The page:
Wildfire 2013

More large airtankers ordered for the Hough Incident

Feather Publishing
8/19/2013 - 4:15 p.m.
The air attack supervisor on the Hough Complex has just requested two large (Type 1) airtankers and a lead plane for use on the Hough Complex.  Fire managers must make their case for why their fire should be given priority for the use of the tankers.  In this case, the air attack supervisor said the two fires above Taylorsville have grown together and are making a push towards Taylorsville.

Read more: More large airtankers ordered for the Hough Incident


Military C-130 MAFFS airtankers drop on the Hough Complex

A C-130 MAFFS from the California Air National Guard drops retardant near the Palm Springs Aerial Tramway on the Mountain Fire.  Air Force photo by Senior Airman Nicholas Carzis.
Feather Publishing
Two C-130 MAFFS airtankers were used on the Hough Complex fires around noon on Monday.  These aircraft are operated by the Air National Guard in partnership with the U.S. Forest Service.

Some interesting facts about the Modular Airborne FireFighting System (MAFFS) airtankers:

  • Operating one of the eight MAFFS aircraft costs $5,000 to $6,000 per hour. This is paid by the U.S. Forest Service or is charged to the fire.
  • After the crash of MAFFS 7 on the White Draw Fire near Edgemont, South Dakota in 2012, the  ”MAFFS 7″ number was retired.
  • The retardant is pumped out of the 3,000-gallon tank by compressed air stored in two tanks at 1,200 psi.
  • The MAFFS units were contracted by the U.S. Forest Service and manufactured by the  Aero Union company in Chico.
  • The military personnel working on a MAFFS aircraft typically fly for seven days, and then are relieved by a replacement crew.
  • The U.S. Forest Service supplies the ground support and retardant loading personnel when MAFFS are activated.

The C-130s reloaded in Chico following their drops.  While awaiting further orders, they were diverted to a new fire on the Stanislaus National Forest.  It is not know if they will return to help with the fires on the Plumas.


Indian Valley lightning strike captured on film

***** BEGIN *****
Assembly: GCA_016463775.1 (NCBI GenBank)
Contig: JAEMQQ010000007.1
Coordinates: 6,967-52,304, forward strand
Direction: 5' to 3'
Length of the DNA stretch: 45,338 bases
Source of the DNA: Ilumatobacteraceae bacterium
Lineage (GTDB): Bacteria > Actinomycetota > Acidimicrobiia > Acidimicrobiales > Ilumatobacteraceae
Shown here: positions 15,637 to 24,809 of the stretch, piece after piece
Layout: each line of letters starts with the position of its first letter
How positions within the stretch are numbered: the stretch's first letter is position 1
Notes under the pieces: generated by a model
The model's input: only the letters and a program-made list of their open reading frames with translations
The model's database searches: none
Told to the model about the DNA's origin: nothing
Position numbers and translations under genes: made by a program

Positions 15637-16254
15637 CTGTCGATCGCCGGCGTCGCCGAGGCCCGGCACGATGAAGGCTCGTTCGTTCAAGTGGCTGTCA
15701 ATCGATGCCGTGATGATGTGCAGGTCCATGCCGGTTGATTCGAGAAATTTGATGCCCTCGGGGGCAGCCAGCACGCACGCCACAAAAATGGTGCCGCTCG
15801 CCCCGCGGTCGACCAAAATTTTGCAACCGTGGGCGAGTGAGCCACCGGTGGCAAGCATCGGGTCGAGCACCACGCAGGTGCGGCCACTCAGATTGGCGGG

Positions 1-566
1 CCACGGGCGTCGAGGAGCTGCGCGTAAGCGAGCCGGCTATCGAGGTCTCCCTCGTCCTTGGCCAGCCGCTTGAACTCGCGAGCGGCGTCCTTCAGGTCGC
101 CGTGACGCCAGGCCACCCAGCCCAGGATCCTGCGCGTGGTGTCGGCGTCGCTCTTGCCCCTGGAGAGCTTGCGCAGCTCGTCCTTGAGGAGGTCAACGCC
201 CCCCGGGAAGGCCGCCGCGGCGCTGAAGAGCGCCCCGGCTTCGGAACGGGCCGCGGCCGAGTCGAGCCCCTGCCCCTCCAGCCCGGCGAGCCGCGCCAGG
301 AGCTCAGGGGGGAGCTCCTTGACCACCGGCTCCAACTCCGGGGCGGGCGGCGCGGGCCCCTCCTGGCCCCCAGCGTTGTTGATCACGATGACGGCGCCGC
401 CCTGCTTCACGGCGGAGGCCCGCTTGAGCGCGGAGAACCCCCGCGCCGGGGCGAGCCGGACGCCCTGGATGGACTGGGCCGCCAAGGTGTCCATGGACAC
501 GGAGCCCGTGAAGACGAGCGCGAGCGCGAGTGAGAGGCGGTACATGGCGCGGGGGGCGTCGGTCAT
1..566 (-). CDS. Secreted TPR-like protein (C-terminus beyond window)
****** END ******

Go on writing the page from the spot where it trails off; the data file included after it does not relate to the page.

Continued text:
Feather Publishing
Harry Rogers from Key Brand Ranch submitted this photo taken on Sunday afternoon by his son Taylor Gipe Rogers.  They think this is the very strike that ignited the fire above the Neer Ranch. 

Smoke jumpers arriving at the Williams Fire

The Sherpa 330 is made by the Shorts Brothers in Northern Ireland and is known as a flying wing because of its unique, aerodynamic body shape. The Sherpa has a cruise speed of 160 knots, carries a standard load of ten smokejumpers.

8/19/2013 - 12:45 p.m.

A load of smokejumpers is currently jumping the Williams Fire near Homer Lake on Keddie Ridge.  A C-130 MAFFS airtanker is also enroute.  


Plumas N.F. Fire Update


The Plumas National Forest has issued the following update:

Lightning has sparked 15-25 small fires in the central and eastern portions of the Plumas National Forest. Three small fires north of Lake Davis have lines around them in addition to one in the Calpine Look-out area. The majority of the fires are in the Keddie Ridge/North Arm areas of Indian Valley near Taylorsville CA. Most of the fires are reasonably small. Several, including the Johnson (approx.10 acres) & Mt. Hough (approx. 130 acres) fires, on the north slope of Mt. Hough are very conspicuous, especially at night.

The Plumas County Sheriff issued voluntary evacuation notices to people living on Arlington Road between and including the Arlington Trailer Park and Johnson Ranch. Voluntary evacuation notices were also issued for people living on a short segment of North Valley Road near Diamond Mountain Road due to the 1/2 Mountain Fire. That fire has a line around it and is 80% contained.

Read more: Plumas N.F. Fire Update


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